The Park of Roses, part of the larger and considerably less flowery Whetstone Park, was one of the first Columbus sightseeing destinations that was recommended to me when I first moved here almost two years ago. It's known as a popular spot for dates, photo shoots, and other stuff I try very hard to avoid while I'm there. Established in 1953, the park has over 12,000 roses of more than 400 different varieties, which is like, out of control when you really think about it. (I didn't even know there were that many types of roses???) It's won all sorts of awards for flower-related stuff, but for me it's mostly just a calming place that gives me a lot of opportunities to stick my nose or camera lens into some flowers.
Back in March I wrote a poem--not something I normally do. I used to write poetry constantly when I was a teenager, but that was the sort of poetry you might expect a teenager to write. I don't actually mean that it was bad or silly--I don't think all of it was bad or silly, and as I got more experienced with it I played around with some cool forms. I even wrote a villanelle once! How many people can say they've done that? However, I always stuck with rhyming, and never free verse. After high school I never really wrote poetry anymore; I think this is the second poem I've written in all that time. I'm not even sure why I did it. I think I was just trying to write about something that had happened to me, and I felt compelled to put it into a poem-y sort of form and style and out it came.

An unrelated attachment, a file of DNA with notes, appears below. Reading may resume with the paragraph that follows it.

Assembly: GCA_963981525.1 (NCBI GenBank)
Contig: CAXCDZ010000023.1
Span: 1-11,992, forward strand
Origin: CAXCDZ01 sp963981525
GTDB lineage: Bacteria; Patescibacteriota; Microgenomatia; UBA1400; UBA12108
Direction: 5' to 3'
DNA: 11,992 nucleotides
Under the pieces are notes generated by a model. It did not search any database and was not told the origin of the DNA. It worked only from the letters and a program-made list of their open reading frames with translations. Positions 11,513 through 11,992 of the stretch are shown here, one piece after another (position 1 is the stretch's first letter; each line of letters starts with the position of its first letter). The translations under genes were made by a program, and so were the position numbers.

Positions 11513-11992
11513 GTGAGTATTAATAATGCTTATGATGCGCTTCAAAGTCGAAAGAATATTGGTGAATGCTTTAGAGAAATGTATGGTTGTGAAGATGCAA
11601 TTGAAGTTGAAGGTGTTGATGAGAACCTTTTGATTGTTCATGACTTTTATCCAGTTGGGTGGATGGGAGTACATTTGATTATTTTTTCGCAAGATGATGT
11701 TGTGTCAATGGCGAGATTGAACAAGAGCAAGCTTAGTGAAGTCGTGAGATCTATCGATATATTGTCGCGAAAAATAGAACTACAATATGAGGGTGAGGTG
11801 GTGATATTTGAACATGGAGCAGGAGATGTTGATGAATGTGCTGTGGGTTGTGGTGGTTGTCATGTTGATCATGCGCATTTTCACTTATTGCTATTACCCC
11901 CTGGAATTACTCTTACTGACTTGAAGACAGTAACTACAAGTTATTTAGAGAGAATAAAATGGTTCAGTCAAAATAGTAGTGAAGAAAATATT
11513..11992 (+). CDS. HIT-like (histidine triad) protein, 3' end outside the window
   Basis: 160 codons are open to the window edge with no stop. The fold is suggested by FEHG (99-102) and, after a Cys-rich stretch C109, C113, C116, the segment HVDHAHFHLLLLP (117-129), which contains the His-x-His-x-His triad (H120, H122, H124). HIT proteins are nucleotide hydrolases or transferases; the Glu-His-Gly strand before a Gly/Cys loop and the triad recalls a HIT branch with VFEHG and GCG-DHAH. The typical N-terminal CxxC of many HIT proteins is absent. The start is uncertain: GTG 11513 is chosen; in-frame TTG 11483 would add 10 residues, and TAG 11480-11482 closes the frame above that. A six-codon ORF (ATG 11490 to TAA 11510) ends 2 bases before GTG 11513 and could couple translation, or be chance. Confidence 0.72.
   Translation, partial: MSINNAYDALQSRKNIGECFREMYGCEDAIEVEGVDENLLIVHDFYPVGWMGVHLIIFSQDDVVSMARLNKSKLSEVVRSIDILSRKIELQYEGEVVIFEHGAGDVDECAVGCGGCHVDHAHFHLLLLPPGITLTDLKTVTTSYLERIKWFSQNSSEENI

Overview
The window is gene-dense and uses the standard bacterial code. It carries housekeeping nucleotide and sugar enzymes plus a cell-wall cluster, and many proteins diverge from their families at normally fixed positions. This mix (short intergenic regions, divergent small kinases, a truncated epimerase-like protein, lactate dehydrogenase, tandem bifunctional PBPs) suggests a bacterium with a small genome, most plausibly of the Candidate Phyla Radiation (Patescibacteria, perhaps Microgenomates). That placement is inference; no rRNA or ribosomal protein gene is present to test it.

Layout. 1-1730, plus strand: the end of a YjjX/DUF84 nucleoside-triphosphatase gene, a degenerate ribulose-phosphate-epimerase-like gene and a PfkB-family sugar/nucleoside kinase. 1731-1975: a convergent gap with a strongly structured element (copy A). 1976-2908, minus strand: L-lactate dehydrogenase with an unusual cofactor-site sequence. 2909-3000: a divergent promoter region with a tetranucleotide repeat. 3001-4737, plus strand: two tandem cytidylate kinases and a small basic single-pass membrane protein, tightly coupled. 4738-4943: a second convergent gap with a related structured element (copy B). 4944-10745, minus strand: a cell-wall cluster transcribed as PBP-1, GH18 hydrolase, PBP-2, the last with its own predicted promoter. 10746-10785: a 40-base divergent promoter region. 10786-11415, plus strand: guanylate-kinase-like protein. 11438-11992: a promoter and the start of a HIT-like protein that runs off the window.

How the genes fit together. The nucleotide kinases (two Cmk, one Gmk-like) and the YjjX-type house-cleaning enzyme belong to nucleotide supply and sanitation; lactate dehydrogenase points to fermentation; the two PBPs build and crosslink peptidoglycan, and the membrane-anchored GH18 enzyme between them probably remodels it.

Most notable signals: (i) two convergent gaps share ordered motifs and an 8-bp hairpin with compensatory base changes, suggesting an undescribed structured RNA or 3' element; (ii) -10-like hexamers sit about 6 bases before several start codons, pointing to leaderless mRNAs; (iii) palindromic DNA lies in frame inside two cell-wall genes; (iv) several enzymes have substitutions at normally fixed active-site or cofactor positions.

Last spring while taking my then-new bike out for a ride, I accidentally discovered an oasis in the form of Antrim Park. It's really just a massive pond with a walking trail around it, but after a long and sweaty ride, it's refreshing to just sit on the grass and watch all the dogs playing in the water.
I have a thing about botanical gardens, arboretums, and conservatories. I try to visit one in every city I travel to--although that's often unrealistic given that I only ever take short trips and the purpose is usually to visit friends or attend a conference. Also, winter. And also, because of what botanical gardens literally are, they tend to be located wayyyy outside of the city center (hi, New York) and inaccessible by public transit (looking at you, Chicago).